Angry vs. rabid weasels

People keep asking me who the twelve rabid weasels are. I deliberately didn’t say, in part because the hate mail came in while I was in office and I feel like that would be a breach. Also because talking about specific people changes the conversation from being about the behavior into a personal slapfest. A rabid weasel is someone who isn’t interested in conversation, or even in argument but just in proving the other person wrong. It’s not even that they want to be right, but they want to win. They’ll appear to have a passionate conviction, but will move the goal posts in order to say that the other person lost.

Helpful hint: Real discussions aren’t a competition.

But… I’ll say that there is a metric for someone to figure out if they are one of the twelve. If your first reaction to my blog post was:

  1.  How dare she talk about me?! Fascism! Nazi! Free Speech! Then you are a rabid weasel.
  2. Yikes. I hope that’s not me. You’re not a rabid weasel.
  3. Who are those jerks who are doing that?!? You’re not a rabid weasel.

angry weasels

It is worth noting that the twelve are not all men, and not all old. Also, if you watch the blogs, and spot reaction #1… well. That weasel is rabid. Be forewarned.

Now, I want to draw a distinction between an angry weasel and a rabid weasel. I chose rabid for a very specific reason.

A weasel that is angry will calm down eventually. Heck, we’ve probably all had a day when we are angry, angry weasels.

rabid weasel is contagious and a danger to the community.

Let me be very clear that someone who disagrees with you is not a rabid weasel. They’re just someone with a different opinion. You can have a conversation about the differing viewpoints and, while you might not convince each other, you can at least come to an understanding.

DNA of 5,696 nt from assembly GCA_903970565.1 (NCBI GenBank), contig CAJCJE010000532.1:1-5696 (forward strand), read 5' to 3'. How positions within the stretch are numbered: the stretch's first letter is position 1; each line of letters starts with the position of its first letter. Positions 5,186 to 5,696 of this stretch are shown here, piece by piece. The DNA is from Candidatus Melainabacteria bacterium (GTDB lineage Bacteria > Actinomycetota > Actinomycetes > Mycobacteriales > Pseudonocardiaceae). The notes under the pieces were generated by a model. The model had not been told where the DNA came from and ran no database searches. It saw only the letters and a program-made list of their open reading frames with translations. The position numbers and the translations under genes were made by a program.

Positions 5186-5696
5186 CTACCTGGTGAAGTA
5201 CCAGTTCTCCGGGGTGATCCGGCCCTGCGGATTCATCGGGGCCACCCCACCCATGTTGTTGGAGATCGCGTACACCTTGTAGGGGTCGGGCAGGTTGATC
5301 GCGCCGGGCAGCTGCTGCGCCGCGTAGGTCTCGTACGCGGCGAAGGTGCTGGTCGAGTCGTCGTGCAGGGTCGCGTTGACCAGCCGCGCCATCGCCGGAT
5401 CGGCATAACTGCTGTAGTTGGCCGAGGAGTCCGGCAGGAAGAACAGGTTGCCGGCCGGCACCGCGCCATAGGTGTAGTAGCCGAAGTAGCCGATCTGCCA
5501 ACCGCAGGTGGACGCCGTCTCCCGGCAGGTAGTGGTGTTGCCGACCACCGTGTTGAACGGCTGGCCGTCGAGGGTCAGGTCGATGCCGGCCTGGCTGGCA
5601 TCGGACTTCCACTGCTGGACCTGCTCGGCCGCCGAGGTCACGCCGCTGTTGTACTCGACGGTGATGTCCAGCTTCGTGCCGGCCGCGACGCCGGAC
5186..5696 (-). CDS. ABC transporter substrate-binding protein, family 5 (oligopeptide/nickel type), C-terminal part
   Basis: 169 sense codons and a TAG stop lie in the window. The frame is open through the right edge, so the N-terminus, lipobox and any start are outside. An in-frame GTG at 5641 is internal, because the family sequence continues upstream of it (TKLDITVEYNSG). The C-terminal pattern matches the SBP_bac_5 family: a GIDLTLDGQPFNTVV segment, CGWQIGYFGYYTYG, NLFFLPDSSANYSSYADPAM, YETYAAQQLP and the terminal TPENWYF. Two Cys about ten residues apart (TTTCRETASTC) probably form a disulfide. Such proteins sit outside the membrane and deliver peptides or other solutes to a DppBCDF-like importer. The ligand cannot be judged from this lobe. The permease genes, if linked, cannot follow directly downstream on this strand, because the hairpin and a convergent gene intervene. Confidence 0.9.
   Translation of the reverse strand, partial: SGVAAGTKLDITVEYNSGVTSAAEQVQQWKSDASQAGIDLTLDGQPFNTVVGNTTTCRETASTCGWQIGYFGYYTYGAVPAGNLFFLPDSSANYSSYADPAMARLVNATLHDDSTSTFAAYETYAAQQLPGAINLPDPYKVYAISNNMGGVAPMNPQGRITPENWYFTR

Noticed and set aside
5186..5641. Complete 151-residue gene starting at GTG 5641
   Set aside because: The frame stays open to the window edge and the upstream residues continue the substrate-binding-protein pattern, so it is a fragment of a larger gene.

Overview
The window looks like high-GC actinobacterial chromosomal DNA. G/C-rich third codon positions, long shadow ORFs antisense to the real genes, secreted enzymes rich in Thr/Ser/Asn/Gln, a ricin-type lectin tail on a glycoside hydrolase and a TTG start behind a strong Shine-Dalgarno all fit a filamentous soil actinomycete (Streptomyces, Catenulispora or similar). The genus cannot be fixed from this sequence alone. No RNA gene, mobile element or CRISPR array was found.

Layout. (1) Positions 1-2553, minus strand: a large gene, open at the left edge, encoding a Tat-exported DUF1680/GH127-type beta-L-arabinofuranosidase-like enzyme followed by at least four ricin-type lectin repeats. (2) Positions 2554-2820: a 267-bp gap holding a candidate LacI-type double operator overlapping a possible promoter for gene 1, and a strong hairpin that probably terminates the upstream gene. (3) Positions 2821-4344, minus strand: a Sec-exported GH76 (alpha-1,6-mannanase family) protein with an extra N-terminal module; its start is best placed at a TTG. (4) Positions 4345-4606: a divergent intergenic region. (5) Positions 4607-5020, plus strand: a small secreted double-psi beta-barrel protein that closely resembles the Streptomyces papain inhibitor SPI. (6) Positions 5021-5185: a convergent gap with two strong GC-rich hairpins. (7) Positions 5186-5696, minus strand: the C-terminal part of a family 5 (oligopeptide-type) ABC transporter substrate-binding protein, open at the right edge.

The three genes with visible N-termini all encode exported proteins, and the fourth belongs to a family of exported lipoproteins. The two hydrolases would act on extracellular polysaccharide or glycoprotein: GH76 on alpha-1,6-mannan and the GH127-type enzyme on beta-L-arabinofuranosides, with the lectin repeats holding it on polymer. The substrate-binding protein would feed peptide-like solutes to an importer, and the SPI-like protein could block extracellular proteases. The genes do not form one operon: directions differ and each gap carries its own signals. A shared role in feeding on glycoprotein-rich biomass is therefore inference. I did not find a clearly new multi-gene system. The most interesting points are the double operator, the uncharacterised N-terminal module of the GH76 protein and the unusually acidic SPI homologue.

A rabid weasel, on the other hand, is only interested in biting, frothing, and urinating on you for no reason. When you hit the point where you realize that you are dealing with a rabid weasel, that’s when you move to damage control. People talk about ignoring the trolls… But a rabid weasel, when ignored, will just go on biting people. If you have the ability, you quarantine them.

If not, you actually do have to respond, for no other reason than to let newcomers know that there’s a danger here. Responding doesn’t mean you have to try to convince them of the error of their ways. You’ve already tried that, before realizing they were rabid. Your response cannot be to bite them back, or you’ll pick up the rabies yourself. Your goal then becomes to protect the community through whatever means are necessary.

Jeff Atwood at Coding Horror talks about an interesting study about Bad Apples, which I encourage you to go read. Basically, the thing to know is that these rabid weasels, or poison apples, will bring your community down by causing other people to emulate their behavior. Once you realize that the weasel is rabid, understand that your conversation is now aimed at everyone else in the community. This isn’t the same as ignoring the weasel. It’s there and doing damage. Your job as a responsible community member is now about damage control and finding ways to be productive. Ask yourself before posting if you are attempting to bite the weasel, or to improve the situation for everyone else?

What strategies do you have for dealing with rabid weasels in your community? How about the ones who are just angry?